In a study conducted across eight countries in South East Asia, we found that 31 percent of patients newly diagnosed with cancer had experienced financial catastrophe (costs exceeding 30 percent of annual household income) within just three months after diagnosis, and 23 percent had discontinued treatment.
In a recent review of studies examining childhood cancers in low- and middle-income countries, we found that the families of almost one in three children had either refused treatment for their child, or stopped treatment early.
In the US, which spends more on health care per person than any other country, it has been posited that around 60 percent of all bankruptcies have been attributed to medical issues. On average, citizens in the US spend over US$1000 in out of pocket costs each year (in Australia that figure is around US$850 and the average in the OECD is around US$700).
Through the cracks
In recent times, COVID has created further challenges for UHC.
Evidence from Australia and overseas has shown that people have, for various reasons, not been accessing essential health services such as GP visits and cancer screening. As a consequence, we are likely to see a larger number of people with undiagnosed conditions or delayed diagnoses presenting late to treatment thereby leading to preventable hospitalisations and deaths.
Contrary to popular opinion, Australia didn’t ‘achieve’ UHC with the introduction of Medicare by the Hawke Government in 1983. Sure, it was an important step, but we know that many people have fallen through the cracks in our health system in subsequent years and continue to do so in significant numbers.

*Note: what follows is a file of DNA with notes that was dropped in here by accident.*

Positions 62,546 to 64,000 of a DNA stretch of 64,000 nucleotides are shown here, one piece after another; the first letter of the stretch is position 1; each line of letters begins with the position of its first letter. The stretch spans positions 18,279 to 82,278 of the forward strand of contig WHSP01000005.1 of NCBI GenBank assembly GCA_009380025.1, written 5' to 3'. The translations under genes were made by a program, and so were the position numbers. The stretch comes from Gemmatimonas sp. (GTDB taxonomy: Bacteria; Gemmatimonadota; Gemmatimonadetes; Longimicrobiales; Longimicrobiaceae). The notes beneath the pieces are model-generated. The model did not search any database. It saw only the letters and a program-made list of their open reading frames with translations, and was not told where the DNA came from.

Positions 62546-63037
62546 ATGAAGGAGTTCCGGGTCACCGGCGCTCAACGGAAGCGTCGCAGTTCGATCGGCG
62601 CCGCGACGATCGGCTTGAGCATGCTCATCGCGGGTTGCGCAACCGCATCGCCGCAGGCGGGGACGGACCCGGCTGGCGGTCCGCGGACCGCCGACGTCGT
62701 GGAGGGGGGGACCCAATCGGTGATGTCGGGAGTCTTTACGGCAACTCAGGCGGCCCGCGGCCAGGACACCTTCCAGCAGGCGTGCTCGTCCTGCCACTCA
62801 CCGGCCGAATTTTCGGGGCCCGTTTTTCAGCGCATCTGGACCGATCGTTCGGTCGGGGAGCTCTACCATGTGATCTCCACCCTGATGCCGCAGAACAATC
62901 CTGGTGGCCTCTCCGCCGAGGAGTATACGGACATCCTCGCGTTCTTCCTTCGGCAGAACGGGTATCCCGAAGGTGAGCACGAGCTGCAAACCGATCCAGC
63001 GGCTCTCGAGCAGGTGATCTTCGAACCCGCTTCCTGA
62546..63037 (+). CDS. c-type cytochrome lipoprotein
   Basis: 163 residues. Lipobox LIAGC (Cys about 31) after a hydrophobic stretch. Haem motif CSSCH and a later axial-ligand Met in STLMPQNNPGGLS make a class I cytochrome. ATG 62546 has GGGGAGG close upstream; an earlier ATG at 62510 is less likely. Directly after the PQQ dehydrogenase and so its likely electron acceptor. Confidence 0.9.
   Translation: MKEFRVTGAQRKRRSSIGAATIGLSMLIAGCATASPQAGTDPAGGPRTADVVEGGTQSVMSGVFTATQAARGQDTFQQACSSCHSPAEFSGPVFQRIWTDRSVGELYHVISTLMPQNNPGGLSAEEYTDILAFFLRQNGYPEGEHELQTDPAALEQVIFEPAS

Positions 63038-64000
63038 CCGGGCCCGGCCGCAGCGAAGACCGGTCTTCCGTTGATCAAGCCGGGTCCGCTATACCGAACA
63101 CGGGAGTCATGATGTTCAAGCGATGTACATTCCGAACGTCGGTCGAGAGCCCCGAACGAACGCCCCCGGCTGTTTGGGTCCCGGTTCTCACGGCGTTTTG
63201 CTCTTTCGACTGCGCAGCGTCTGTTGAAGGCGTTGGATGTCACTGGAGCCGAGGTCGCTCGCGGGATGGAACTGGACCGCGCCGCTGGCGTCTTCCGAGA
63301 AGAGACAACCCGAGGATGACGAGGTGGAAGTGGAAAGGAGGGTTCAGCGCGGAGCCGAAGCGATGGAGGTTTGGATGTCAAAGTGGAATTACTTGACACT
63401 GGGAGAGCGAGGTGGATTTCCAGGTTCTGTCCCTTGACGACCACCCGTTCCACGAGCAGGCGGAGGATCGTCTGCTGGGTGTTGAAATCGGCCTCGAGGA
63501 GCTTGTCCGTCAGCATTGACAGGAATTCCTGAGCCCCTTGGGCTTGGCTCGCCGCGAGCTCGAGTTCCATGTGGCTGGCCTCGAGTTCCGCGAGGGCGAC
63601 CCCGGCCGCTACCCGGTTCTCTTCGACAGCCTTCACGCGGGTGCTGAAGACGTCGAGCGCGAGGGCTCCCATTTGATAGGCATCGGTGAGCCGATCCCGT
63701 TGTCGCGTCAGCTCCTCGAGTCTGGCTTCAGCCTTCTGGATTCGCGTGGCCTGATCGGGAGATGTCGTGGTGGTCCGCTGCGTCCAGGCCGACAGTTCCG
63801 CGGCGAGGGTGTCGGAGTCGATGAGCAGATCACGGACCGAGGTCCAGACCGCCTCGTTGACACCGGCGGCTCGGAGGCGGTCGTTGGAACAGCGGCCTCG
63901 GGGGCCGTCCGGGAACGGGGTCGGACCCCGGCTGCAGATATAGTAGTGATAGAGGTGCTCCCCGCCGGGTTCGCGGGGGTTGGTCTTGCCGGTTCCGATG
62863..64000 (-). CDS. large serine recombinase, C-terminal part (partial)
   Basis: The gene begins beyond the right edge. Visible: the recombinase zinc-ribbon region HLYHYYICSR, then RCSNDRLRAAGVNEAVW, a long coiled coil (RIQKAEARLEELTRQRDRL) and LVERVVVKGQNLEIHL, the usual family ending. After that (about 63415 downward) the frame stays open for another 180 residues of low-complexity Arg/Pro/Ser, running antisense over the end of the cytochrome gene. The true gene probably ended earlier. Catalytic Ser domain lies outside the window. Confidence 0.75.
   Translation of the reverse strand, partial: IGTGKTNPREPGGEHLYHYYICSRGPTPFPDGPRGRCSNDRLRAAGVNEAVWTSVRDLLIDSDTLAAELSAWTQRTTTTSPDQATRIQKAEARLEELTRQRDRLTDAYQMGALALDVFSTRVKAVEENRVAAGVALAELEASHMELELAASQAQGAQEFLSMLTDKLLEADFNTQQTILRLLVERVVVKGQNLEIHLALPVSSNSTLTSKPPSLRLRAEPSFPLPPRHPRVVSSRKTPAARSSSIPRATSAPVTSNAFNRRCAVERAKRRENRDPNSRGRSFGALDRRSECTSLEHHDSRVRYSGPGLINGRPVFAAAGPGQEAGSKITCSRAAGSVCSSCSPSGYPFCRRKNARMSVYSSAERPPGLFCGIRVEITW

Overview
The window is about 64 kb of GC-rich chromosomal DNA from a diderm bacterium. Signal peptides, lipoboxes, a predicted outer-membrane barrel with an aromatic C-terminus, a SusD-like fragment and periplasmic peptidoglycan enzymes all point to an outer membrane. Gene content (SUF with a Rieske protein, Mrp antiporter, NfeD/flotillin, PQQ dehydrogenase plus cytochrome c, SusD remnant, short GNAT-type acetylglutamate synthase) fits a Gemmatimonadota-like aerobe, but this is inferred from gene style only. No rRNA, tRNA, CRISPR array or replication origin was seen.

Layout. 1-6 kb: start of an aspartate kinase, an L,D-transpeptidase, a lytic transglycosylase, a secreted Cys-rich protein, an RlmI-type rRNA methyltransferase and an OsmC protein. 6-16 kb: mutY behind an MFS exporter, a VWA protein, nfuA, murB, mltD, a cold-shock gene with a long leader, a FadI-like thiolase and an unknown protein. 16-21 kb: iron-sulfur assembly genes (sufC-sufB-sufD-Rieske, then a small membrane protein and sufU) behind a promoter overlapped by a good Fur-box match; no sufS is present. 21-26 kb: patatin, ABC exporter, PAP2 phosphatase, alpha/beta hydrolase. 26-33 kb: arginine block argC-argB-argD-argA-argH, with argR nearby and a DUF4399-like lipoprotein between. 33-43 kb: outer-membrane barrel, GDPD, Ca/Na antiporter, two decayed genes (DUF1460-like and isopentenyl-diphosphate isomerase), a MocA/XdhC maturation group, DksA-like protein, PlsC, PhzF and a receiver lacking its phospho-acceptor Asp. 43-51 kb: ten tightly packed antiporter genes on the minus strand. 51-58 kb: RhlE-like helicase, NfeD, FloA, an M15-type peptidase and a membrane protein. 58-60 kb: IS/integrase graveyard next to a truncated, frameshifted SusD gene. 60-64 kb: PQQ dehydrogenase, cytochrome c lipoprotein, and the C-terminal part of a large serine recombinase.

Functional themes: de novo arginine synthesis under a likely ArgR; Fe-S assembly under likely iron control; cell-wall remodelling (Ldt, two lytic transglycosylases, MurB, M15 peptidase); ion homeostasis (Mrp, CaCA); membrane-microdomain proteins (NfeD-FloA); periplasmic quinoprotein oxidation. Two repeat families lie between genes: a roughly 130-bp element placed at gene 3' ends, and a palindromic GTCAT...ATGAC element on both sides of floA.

This has been a product of the long-term trend of shifting the burden of funding for health care directly onto patients and their families in the form of out-of-pocket payments; notably, gap payments which are the difference between what the health care provider charges and what you get back from your insurer or Medicare.
This has largely been due to government policies to promote private insurance through tax incentives and subsidies, and the fact that patients who are funnelled into private health care often face substantial gap payments and uncertainty over what can and cannot be claimed.
One of the stark ironies of health care policy in the US is that those states that have suffered the largest increases in the numbers of uninsured citizens under the Trump administration – namely Florida and Texas – remain Republican strongholds.
Although many have ridiculed Trump’s self-proclaimed genius, it’s hard not to see some element of it in his capacity to garner support, often fervent, from those who have been made fundamentally worse-off under his watch.
However, before we get too smug here in Australia, we should recognise that we are currently experiencing a similar form of submission by the public to the bipartisan support we have for private health insurance and the growing burden of out-of-pocket spending that has resulted from this policy.
December 12 has been marked by the United Nations as ‘UHC Day’. For Australians, it should be a reminder that we cannot be complacent about our right to health; UHC should not be seen as a single milestone but a guiding principle for the health system.
Ultimately, UHC is an ideal we need to continually work toward. What we have encountered in the past is that gains in promoting access to health services and financial protection can easily be reversed through deliberate policy shifts or eroded over time.